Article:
[OSM-talk] Barriers of Entry
frederik at remote.org
Wed Sep 14 08:24:51 BST 2011
there are many different types of barriers. There are of course
those we tag with "barrier", the physical ones. They are used to keep
unwanted, unauthorized or unsuitable people or vehicles out. There are
barriers of entry in the form of entrance exams at places like
universities, with the aim of assessing the likelihood of someone
succeeding in their studies. And of course there are job interviews,
where employers sometimes raise the barrier of entry so high that only
one in 1000 can pass.
Barriers of entry are not always a bad thing; they might keep you and
from entering a tunnel for which your vehicle is too wide, or they might
make it less likely for you to spend years at university with little
chance to earn a degree.
In OpenStreetMap, people sometimes point to our barriers of entry and
blindly claim that they must be bad for us. The main page not welcoming
enough, the editor too difficult, the path to signup too cumbersome, and
on and on.
Now some of this might be true and I don't want to keep people from
improving the overall OSM user experience.
However one has to keep in mind that what we're doing here is, and will
always be, more complex than, say, taking your dog for a walk. Making a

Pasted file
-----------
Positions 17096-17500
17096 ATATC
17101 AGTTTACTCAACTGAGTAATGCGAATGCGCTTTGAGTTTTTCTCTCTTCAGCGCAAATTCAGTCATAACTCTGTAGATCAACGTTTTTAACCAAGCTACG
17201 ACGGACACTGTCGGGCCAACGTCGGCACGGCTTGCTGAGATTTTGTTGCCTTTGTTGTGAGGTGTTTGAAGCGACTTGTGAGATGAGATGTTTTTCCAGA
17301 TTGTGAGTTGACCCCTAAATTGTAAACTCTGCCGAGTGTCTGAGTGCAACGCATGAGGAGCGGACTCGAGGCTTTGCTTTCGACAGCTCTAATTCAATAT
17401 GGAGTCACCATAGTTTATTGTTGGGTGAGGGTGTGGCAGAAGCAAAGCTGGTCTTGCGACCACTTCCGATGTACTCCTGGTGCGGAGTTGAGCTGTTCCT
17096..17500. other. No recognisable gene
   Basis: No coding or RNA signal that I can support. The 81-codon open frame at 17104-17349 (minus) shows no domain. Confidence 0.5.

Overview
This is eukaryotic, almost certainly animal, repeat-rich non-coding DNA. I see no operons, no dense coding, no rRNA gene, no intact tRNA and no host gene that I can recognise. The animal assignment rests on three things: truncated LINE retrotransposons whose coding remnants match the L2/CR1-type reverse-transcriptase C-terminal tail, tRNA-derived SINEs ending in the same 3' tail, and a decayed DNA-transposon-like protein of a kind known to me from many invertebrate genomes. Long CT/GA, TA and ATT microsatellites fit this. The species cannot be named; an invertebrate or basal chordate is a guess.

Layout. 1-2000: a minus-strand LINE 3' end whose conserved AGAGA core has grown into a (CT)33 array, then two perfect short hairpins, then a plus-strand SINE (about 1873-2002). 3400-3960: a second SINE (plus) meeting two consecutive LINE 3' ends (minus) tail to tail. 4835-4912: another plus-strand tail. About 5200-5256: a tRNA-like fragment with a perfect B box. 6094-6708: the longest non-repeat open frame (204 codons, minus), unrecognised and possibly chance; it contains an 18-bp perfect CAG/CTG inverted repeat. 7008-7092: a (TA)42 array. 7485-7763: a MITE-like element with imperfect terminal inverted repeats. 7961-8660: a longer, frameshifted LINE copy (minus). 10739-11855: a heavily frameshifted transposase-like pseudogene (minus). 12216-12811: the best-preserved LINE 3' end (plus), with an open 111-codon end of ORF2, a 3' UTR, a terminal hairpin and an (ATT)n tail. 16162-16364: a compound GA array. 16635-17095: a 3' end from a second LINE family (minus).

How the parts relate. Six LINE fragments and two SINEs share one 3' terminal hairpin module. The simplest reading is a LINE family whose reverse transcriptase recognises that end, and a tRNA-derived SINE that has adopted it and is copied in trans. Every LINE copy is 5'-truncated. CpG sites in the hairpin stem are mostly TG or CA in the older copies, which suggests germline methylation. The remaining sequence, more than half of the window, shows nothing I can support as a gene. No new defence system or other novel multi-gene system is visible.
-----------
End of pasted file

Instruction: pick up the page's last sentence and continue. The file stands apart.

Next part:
map does require a certain amount of abstract thinking, and of being
able to picture things in your mind. Taking part in OSM does require a
certain willingness to engage with a community; OSM is not for loners.
And so on.
Barriers of entry are good if they accurately reflect the demands that
lie further down the road. A barrier that prohibits 3m wide vehicles
from entering a tunnel that will narrow down to less than 3m in the
middle is not an arbitrary restriction that should be torn down but
something that helps everyone.
For OpenStreetMap, we don't gain anything from making it look like
participating in OSM was the easiest thing in the world. You have to
possess some skills, and you have to be willing to engage with other
people, or else your contribution is unlikely to be pleasant for you or
the project. Taking part in OpenStreetMap requires more sophistication
than, say, tweeting about where you're having dinner.
We must keep that in mind. I think it works reasonably well at the
moment, more or less by accident. OSMers are very self-selected, you
don't stumble across OSM (and much less the signup page) unless you
invest at least a little effort in looking. But this might change if we
have more exposure in the future.
If we think about design and user friendliness, abolishing barriers of
entry unquestioningly would do us a huge disservice and only lead to
frustration on all sides. A barrier of entry that discourages those who
unlikely to make an edit without breaking 10 things, or those who can
make an edit but are unlikely to answer a question from another
community member about it, could be a healthy barrier.
Before someone misunderstands that, I'm not saying we should introduce
some kind of entry exams or so. Anyone who wants to participate should
be allowed to. But it should not be our aim to make the whole world want
to participate because only a fraction of them can.
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